Thursday, February 9, 2017

What should be

When I was a fourth grader at Campfield Elementary School, getting C’s and D’s and failing math, and being cute, passive and clueless, my mother sat down with my teacher, Mrs. Clark, one afternoon. I remember that I had my big winter coat on as I waited in the classroom for their meeting to begin. My teacher used that pretext – that I was wearing a coat indoors – to advise me to wait outside, not hear their words. That’s how easy it was to push me around in those days. I remember a result, maybe the result, of the meeting was their agreement that I was a “late bloomer.” I do know that nothing noticeable, ever, came of that settled wisdom: No remedial help, no counseling, no special attention at home or in that class or any later classes in elementary school. That slogan relieved them of all effort, apparently. Was this some complacency common to the 1950’s? Or my parent and teacher colluding in easy, neurotic neglect?

Whatever the case, they were right as rain: I was a late bloomer. So much so that I didn’t become a human being until I was in my early forties.

That is when I finally became capable of empathy, of caring about another person, of being interested in things in the world rather than being lost in myself. That is when I stopped being a surfacey congenial botch incapable of making, keeping or being a friend.

Thank you, mother and teacher. I have never forgotten your wisdom.

Parents and other adults can’t see inside a child’s psyche. Less often do they try. Maybe even less often would they have ever thought of “a child’s psyche.” More often adults assume the young boy or girl is in the same world as they. What’s not understood is that many times the child is not ready to join the world. He’s locked in anxiety and dissociation. She may be temporally out-of-sync with her age, not too immature to know the words the other children speak, but too immature to live them, feel them. He, along with countless others like him at any given time, is invisible, lost, on a phantom ship to a sadder world of his own creation.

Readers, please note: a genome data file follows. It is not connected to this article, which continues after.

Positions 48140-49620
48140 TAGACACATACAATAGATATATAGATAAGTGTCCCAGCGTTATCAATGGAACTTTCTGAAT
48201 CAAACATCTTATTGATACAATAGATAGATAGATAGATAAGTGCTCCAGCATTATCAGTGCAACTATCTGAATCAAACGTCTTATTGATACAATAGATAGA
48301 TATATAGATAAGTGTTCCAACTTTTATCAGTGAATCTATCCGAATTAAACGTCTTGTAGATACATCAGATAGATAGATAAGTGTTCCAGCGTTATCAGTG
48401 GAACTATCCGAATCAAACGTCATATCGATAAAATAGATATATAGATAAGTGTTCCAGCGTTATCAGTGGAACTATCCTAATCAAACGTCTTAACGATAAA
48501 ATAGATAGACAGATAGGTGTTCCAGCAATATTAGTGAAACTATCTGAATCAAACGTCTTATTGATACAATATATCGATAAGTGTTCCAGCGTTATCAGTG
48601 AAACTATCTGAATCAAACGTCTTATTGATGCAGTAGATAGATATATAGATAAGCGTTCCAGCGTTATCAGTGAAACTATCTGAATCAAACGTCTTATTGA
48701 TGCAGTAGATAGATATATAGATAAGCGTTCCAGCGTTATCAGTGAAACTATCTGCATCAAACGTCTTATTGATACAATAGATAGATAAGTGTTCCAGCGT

There could be many labels. Late bloomer. Oppositional, defiant. Lazy. Daydreamer. ADHD. A follower. Bully. Exceptional. LD. Abuse victim. Child of divorce. Shy. Foster child. The DSM listing of disorders. Or no label, no thought about him. All these responses are sirens of ignorance. There is only one good answer, not to happen in our lifetime: Every adult should be a psychological therapist, natural and ready to ask a child his or her fantasies, strange feelings, thoughts, fears, needs. Every adult should see the world not as a machine that has to keep running, but as a place of meaning, where time only passes after things are made right. A concert hall is full of people listening to a symphony or piano piece. They are deep in the moment where there’s really no time controlling the music, hurrying it on, because the music is its own time. But we don’t listen to a child in that absorbed, timeless way: He is not his own time. He has to fit into the flow of the day, of the world he never made.*

That is where we go wrong, have gone wrong for millennia and will go wrong for millennia. Failing to listen to the young person’s self is like ripping the grand piano off the stage the very second the pianist sits down to play. Time passes, and it is empty of everything.

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* A.E. Housman’s poem --

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Comments are welcome, but I'd suggest you first read "Feeling-centered therapy" and "Ocean and boat" for a basic introduction to my kind of theory and therapy.